When I told her that the center was still standing and there were no casualties and the ease of her smile increased. She admitted to me that they were overwhelmed with relief goods from so many international organizations that they were having trouble distributing them, though I was skeptical of such claims previously as I spoke to her directly I felt that it was quite possible. I asked her about her home and she said it was no longer livable but she told me she hadn't had the time to even visit the house since the storm. The professional presentation, with sometimes intimidating amounts of poise, was no longer present in our conversation with one another. We stood facing one another discussing the current issues and our concern was reciprocated in more ways than one.

I asked her if there was any way she could supply us with some tarps to temporarily repair the center's roof and she seemed hesitant at first. But after calling someone in to give her measurements of the tarps that sat directly behind us when we spoke, she easily handed over 4 tarps and assured me they were very large. I went to get my friends, we loaded the tarps in the car, and I eagerly drove to Cangumbang anxious to get things moving.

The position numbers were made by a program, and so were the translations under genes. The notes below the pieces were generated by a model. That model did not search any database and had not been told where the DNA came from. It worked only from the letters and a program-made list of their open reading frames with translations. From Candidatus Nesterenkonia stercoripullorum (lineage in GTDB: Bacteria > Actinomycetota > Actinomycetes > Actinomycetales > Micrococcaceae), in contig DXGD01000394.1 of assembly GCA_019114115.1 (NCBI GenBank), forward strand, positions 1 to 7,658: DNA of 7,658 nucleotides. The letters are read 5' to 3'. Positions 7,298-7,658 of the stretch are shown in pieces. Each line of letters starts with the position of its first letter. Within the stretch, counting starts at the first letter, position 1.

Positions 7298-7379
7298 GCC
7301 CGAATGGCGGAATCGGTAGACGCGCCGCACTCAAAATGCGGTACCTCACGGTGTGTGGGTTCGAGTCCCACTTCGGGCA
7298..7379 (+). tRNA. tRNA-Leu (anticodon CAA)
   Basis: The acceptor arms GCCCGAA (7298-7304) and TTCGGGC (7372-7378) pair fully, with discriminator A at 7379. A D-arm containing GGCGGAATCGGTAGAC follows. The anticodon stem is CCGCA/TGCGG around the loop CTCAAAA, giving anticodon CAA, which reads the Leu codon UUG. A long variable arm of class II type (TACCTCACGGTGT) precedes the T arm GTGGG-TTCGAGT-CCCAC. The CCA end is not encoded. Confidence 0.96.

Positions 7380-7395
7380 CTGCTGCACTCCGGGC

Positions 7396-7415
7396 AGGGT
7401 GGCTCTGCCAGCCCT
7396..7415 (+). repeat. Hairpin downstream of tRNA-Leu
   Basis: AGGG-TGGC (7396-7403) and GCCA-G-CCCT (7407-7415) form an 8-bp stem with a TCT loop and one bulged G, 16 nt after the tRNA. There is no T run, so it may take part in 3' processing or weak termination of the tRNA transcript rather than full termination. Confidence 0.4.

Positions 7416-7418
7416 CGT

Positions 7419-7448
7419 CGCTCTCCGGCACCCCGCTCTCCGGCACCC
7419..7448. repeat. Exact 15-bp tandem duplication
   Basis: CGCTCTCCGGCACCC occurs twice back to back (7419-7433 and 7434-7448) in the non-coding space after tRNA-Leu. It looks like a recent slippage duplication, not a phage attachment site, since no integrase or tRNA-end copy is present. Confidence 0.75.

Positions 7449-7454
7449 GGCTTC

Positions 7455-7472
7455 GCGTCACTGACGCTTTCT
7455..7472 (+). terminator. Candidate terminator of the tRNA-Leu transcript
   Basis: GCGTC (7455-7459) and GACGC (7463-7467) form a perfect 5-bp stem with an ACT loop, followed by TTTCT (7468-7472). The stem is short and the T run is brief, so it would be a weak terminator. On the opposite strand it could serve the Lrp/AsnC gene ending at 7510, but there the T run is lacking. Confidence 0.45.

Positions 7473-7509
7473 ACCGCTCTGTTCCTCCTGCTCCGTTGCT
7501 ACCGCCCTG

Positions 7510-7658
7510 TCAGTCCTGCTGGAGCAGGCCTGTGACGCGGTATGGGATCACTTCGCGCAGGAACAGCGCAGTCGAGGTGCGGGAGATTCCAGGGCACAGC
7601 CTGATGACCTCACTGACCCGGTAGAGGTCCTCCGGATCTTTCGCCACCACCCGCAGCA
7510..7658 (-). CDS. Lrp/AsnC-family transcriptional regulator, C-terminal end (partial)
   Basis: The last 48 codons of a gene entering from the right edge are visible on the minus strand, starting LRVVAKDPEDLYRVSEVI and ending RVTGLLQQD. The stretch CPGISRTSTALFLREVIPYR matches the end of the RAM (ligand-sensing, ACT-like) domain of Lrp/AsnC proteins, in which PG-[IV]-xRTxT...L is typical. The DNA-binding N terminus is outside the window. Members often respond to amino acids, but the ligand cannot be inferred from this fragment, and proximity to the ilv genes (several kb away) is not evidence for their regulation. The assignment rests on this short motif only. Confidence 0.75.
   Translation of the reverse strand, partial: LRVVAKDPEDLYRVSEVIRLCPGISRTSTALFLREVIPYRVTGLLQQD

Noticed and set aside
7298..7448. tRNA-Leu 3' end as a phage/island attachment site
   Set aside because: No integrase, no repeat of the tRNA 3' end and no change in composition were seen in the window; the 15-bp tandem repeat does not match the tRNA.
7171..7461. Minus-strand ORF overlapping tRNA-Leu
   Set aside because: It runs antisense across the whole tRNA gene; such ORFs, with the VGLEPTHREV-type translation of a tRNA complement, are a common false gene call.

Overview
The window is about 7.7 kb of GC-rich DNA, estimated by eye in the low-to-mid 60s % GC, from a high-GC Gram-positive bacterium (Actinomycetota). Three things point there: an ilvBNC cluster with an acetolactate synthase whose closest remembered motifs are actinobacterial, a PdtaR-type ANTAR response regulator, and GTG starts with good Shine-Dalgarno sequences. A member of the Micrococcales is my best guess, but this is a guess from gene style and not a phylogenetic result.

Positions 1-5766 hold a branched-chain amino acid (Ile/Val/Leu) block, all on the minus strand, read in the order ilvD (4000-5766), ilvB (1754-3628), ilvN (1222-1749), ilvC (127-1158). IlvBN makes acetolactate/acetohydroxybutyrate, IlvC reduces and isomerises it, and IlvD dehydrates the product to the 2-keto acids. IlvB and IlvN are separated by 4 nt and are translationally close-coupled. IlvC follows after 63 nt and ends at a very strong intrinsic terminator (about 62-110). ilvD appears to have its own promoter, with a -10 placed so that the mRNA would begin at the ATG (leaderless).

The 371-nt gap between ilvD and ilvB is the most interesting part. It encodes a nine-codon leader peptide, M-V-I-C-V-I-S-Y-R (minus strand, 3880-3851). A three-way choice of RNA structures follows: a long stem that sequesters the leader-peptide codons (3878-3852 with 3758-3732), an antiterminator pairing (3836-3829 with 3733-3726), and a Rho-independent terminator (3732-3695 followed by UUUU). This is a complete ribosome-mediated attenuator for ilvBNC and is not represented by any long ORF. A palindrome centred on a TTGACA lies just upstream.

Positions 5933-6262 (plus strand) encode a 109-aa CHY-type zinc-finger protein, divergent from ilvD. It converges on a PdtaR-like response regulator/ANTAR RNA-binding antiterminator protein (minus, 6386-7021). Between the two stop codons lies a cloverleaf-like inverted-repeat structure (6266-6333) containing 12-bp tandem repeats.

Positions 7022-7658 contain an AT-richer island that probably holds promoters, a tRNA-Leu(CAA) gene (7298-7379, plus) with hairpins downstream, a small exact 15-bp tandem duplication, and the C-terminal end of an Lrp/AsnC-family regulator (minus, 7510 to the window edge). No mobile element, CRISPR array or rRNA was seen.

We couldn't replace the roof that first day, but I assigned the job to some of the fathers in the community and within two days the repair was complete. My first days back from Cebu only cemented my belief that I had to stay in Tacloban and near to Cangumbang so I could continue to advocate for their needs. Ironically, the afternoon when we left Cangumbang, on the day I visited the Mayor, the local government was distributing tarps in the village proper to all the families. I'll never know if it was coincidence, but I assume it was not and I am so thankful that I can inspire others do what needs to be done, even if in some cases they would never admit it was not the plan all along.

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aunt t on

lovey- what a woman you are! your grandparents are BURSTING with pride and showering you with HUGS!

MT on

You are so good at doing what you do. Keep going!